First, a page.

It’s interesting that many of the critics hid prudishly behind the commandments of advertising standards as the foundation of their umbrage. These complaints seem to point more towards a precarious ideal of outdated masculinity than any real moral affront. …Or, to quote a popular podcast’s catchphrase: ‘Toxic Masculinity ruins the party again.’ Toxic Masculinity denotes the behaviour of men conforming to archaic definitions of ‘maleness’: in other words, machismo, violence and sexism. As Michael Flood wrote in 2018, “The term typically is used to refer to the narrow, traditional, or stereotypical norms of masculinity which shape boys and men’s lives.” These norms include the expectations that boys and men must be active, aggressive, tough, daring, and dominant.” Its hallmarks are the alpha-male oppression of others, rejecting so-called ‘soft’ emotions and encouraging overtly sexist behaviour. Oh, hello Patriarchy. A particularly poisonous blend of misogyny and homophobia, Toxic masculinity decrees feminine or ‘gay’ behaviour in men is not just unacceptable, but even cause for outrage and anger.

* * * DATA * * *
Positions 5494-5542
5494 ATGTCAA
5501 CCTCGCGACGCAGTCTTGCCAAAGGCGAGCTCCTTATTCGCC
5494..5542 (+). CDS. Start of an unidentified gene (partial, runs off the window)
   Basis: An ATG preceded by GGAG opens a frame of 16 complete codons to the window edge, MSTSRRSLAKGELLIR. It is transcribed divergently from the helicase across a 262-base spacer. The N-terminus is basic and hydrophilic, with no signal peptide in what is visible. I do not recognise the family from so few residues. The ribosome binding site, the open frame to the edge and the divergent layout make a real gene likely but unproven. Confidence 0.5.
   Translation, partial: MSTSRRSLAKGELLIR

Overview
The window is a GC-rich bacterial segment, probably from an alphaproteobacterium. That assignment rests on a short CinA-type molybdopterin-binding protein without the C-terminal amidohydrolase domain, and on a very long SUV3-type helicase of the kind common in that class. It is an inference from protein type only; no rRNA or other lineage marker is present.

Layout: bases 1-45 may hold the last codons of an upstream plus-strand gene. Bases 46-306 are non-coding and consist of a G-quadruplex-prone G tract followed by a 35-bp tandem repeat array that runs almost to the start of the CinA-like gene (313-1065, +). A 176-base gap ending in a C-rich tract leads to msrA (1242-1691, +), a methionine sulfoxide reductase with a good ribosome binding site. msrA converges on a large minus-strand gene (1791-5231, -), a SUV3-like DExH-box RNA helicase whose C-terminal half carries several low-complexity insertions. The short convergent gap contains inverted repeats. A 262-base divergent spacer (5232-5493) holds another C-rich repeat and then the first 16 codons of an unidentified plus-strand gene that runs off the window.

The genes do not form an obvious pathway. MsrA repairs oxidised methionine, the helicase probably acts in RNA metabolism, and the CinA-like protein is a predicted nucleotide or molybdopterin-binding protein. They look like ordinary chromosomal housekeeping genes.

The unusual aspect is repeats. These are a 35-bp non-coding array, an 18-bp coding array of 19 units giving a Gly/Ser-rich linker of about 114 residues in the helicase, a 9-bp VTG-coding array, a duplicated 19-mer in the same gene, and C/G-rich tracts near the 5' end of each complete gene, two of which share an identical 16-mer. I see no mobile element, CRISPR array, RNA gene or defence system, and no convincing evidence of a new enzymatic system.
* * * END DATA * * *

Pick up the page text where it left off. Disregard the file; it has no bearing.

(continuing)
But what exactly is so threatening about moving the ancient gender goalposts? Could it be these ‘old school’ men are threatened by the inherent vulnerability of expressing their feelings, exposing their soft underbellies, or embracing their inner femininity? And do they cling onto these outdated ideals even at the expense of their own mental health and wellbeing?